Who can deny, for example, the presence of Islamist and far right extremist groups – and the harm they are having, not only in our country but globally? On the contrary I see it as the Commission’s job to get rid of some of that ambiguity and to ensure that counter-extremism work is proportionate.

We have shown that extremism is not confined to a single race, religion or ideology. Concerns were raised about the growing threat of the far right, far left, Islamist and other forms of religious extremism and even animal rights extremism.

Yet having reviewed the current counter-extremism approach including the Government’s counter-extremism strategy, it is clear to me that a complete overhaul is required in our counter-extremism approach.

Freedom of expression must be defended and protected; but it is a qualified right and can be limited. To date there has been little discussion of the victims of extremism; how extremists target them and the resulting abuse, harassment and curtailment of their rights; or the wider consequences to a democratic society.

A counter-extremism approach should also be much more effective in challenging extremist propaganda, narratives and disinformation – and crucially counter-extremism requires taking a stand and being proactive. As Albert Einstein famously said: “The world is a dangerous place to live, not because of the people who are evil, but because of the people who don’t do anything about it.”

I think this describes counter-extremism. Inaction is quite simply not an option.

In Bradford my home town, earlier this year we saw the controversy with the Bradford Literature Festival – where speakers decided to pull out because some of the festival’s funding included central government Building a Stronger Britain Together funding.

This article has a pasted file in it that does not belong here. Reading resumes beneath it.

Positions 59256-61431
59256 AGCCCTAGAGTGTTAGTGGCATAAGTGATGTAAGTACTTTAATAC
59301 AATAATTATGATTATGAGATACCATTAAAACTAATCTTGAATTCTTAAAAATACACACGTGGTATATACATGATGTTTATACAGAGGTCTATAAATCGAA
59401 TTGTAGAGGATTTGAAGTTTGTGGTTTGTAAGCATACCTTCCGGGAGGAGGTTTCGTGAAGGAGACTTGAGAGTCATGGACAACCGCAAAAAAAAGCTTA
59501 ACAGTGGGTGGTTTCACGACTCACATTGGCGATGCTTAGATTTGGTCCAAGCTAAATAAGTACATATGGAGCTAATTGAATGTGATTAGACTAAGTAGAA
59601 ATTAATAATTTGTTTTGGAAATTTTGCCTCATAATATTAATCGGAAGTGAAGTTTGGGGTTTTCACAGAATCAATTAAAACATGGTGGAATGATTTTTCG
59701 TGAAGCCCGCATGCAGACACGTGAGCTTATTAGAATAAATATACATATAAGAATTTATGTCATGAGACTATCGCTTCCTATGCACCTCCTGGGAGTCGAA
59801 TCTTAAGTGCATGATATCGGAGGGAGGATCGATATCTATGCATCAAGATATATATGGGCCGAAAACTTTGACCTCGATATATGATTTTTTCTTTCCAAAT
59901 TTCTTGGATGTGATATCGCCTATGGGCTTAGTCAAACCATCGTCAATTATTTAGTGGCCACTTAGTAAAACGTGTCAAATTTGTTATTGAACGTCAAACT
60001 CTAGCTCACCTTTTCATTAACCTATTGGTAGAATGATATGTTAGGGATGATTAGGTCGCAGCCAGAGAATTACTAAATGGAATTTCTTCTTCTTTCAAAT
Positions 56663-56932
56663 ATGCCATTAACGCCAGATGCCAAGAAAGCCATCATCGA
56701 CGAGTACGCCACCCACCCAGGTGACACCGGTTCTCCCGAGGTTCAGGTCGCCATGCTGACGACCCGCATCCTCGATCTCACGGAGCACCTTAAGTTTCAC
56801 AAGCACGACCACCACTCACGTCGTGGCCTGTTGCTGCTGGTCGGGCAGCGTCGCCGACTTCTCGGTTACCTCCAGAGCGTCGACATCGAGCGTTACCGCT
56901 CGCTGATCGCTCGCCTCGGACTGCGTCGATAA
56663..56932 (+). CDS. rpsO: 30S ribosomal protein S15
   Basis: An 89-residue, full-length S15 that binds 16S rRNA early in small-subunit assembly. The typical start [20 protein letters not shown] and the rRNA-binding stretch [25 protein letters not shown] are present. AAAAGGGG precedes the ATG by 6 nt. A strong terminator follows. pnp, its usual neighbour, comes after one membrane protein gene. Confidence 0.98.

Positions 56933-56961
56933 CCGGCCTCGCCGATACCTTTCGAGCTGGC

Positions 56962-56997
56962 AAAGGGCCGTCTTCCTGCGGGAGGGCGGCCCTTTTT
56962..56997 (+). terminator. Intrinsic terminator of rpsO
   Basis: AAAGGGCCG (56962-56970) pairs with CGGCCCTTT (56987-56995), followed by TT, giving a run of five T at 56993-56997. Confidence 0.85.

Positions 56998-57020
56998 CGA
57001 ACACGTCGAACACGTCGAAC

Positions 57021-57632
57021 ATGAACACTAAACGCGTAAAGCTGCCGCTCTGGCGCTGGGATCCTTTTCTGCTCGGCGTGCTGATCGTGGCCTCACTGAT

Some of the accusations levelled at the counter-extremism strategy included the claim that “taking counter-extremism money in any circumstances legitimises the strategy of the state which approaches Muslims as criminals” and that the “counter-extremism strategy relies on premise that Muslims are predisposed to violence and therefore require monitoring and surveillance”.

Islamist organisations like Cage and others have regularly promoted such views creating fear and distrust – and it is unfortunate to see an anti-counter-extremism lobby regularly peddle these false claims.

As one of the few people who has reviewed the government’s 2015 counter-extremism strategy and criticised the current approach as unfocused, unnecessarily broad and at times confusing, I have yet to see any evidence of these unfounded claims.

These claims are, at best, a misrepresentation of the counter-extremism strategy and of BSBT, at worst they are dangerous. Such false claims not only damage counter-extremism work but can help create a climate of hostility towards counter-extremists including the view that they are Islamophobic.

How can we do better on challenging extremism?

By recognising hateful extremist incidents far more quickly. By doing more to protect and support victims. By being more effective in challenging hateful extremists by using the right tools whether legal or otherwise. By everyone playing their part which includes recognising that inaction works in favour of hateful extremists.

We cannot turn a blind eye; to do so results in consequences advantageous to extremists.

I believe with our new approach – with greater clarity in our language – and by working together we can protect and promote a plural, peaceful and inclusive Britain.

Sara Khan is Lead Commissioner for Countering Extremism. This is an edited version of a speech she gave in Leeds at the Local Government Association’s Bridging Northern Communities conference on November 5.